Category Archives: PXE

Net-install a custom linux distro on Cloud Servers

I originally posted this article over at Failverse, but I figured I should have it on my own blog as well. This guide may be a little dated as Rackspace has updated their host servers to utilize a newer version of Xen. Your mileage may vary.

This guide will walk you through installing a custom linux distro to Rackspace Cloud Servers without the need of taring up a file system from a donor box. This particular guide is specific to openSuse, but the same method can be used to install other distros that support automated/remote install.

This process is entirely unsupported by Rackspace.

First, some documentation before we get started:
http://en.opensuse.org/SDB:Remote_installation
http://en.opensuse.org/SDB:Linuxrc

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Creating a Non-standard Size Bootable Floppy Image for PXE Boot

I originally posted this article over at Failverse, but I figured I should have it on my own blog as well.

The majority of motherboard manufactures still only allow you to update your BIOS either from within Windows, from a USB stick within the BIOS itself, or from a floppy with DOS. The first option doesn’t work with a linux box for obvious reasons. While the second option is nice for updating one box, it quickly becomes a hassle when you have an entire rack you need to update. And the third option is antiquated by any meaning of the word… or is it? While the days of floppies are long gone, the reign of the floppy image is still going strong in the world of PXE boot.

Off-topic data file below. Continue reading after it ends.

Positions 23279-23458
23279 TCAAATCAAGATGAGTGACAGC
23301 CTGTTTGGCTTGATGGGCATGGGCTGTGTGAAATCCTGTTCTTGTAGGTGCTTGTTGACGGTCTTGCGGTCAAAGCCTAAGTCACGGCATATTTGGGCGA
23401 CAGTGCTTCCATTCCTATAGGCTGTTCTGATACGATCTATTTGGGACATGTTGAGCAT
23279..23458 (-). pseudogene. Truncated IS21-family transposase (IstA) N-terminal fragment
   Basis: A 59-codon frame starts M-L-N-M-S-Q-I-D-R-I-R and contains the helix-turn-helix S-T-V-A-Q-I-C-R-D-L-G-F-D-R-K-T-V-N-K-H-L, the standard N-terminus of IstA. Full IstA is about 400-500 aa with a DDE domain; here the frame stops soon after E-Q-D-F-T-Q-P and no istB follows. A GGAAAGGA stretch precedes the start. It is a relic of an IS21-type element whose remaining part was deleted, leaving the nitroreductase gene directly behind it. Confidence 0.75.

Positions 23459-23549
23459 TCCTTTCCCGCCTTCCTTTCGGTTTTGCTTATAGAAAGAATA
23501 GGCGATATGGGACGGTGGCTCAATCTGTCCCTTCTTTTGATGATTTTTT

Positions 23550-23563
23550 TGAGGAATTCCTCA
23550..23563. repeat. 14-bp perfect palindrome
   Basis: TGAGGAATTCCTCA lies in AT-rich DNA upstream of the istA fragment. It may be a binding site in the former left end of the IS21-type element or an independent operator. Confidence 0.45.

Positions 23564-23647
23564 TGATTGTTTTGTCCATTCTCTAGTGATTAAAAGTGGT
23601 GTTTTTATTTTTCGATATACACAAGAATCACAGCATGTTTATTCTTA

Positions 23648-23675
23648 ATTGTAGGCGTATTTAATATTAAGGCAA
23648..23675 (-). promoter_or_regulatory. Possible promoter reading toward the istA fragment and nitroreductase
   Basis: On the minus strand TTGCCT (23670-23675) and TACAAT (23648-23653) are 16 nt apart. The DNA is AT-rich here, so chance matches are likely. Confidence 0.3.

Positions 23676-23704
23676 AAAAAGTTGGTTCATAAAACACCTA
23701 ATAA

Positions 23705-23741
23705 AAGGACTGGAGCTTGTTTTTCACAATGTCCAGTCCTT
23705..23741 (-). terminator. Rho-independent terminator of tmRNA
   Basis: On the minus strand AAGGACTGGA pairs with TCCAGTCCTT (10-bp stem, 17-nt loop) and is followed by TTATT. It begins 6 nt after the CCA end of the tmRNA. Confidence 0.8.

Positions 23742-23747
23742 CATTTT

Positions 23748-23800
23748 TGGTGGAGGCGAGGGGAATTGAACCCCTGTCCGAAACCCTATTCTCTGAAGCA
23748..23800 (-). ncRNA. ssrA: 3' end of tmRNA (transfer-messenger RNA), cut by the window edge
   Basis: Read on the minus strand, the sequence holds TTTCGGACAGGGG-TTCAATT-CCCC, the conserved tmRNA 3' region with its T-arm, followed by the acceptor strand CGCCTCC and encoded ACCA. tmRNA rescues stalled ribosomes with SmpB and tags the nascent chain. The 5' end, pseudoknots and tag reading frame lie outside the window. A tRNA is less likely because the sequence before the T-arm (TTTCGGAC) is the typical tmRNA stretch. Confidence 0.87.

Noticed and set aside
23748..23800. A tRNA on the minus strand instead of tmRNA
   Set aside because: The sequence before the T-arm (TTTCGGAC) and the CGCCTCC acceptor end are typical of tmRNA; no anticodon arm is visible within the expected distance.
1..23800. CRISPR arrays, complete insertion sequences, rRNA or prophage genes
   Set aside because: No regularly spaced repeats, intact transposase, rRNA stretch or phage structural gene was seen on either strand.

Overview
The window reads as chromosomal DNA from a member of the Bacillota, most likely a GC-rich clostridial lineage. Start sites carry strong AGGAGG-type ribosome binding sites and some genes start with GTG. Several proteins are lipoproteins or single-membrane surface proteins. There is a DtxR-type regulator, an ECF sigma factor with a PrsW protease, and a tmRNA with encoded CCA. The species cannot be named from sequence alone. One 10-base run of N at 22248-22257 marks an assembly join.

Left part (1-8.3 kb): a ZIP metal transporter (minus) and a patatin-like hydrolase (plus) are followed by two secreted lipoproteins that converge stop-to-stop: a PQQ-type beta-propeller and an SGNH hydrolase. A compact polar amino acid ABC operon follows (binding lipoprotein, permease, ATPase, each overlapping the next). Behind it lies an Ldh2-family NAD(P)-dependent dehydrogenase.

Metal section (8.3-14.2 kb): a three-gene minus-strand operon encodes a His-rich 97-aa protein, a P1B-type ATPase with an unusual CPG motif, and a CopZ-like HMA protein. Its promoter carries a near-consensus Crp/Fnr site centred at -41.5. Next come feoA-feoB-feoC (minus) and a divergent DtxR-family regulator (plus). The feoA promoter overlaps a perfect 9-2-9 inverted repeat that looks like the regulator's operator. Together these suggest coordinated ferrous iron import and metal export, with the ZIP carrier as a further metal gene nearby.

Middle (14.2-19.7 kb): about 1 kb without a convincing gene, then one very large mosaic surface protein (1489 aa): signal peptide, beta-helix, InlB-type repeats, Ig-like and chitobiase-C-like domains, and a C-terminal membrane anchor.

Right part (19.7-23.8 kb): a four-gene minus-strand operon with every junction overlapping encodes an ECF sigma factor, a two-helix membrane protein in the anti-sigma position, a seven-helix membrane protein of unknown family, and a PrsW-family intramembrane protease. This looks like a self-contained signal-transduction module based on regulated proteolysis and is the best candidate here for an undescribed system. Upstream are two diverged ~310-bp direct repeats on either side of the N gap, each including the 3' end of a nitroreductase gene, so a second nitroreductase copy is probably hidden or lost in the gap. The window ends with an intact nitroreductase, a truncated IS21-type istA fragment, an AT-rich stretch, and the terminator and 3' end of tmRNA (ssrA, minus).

The biggest limitation of a floppy image is easily its size. 1.44MB is almost useless in today’s world of terabyte hard drives. Since BIOS images take up about 1MB, that leaves room for not much else. Meaning no scripting, no fancy menus, just the flasher program and your BIOS image. One of the most common methods around this limitation is to offsite your BIOS images to a samba share and instead use the 1.44MBs of space for network utilities. While this does work fine, it brings back bad memories of networking in DOS that I’d rather not experience again. Instead, I’ll walk you through how to expand a floppy image to whatever size is comfy for you, and most importantly, keep it bootable.
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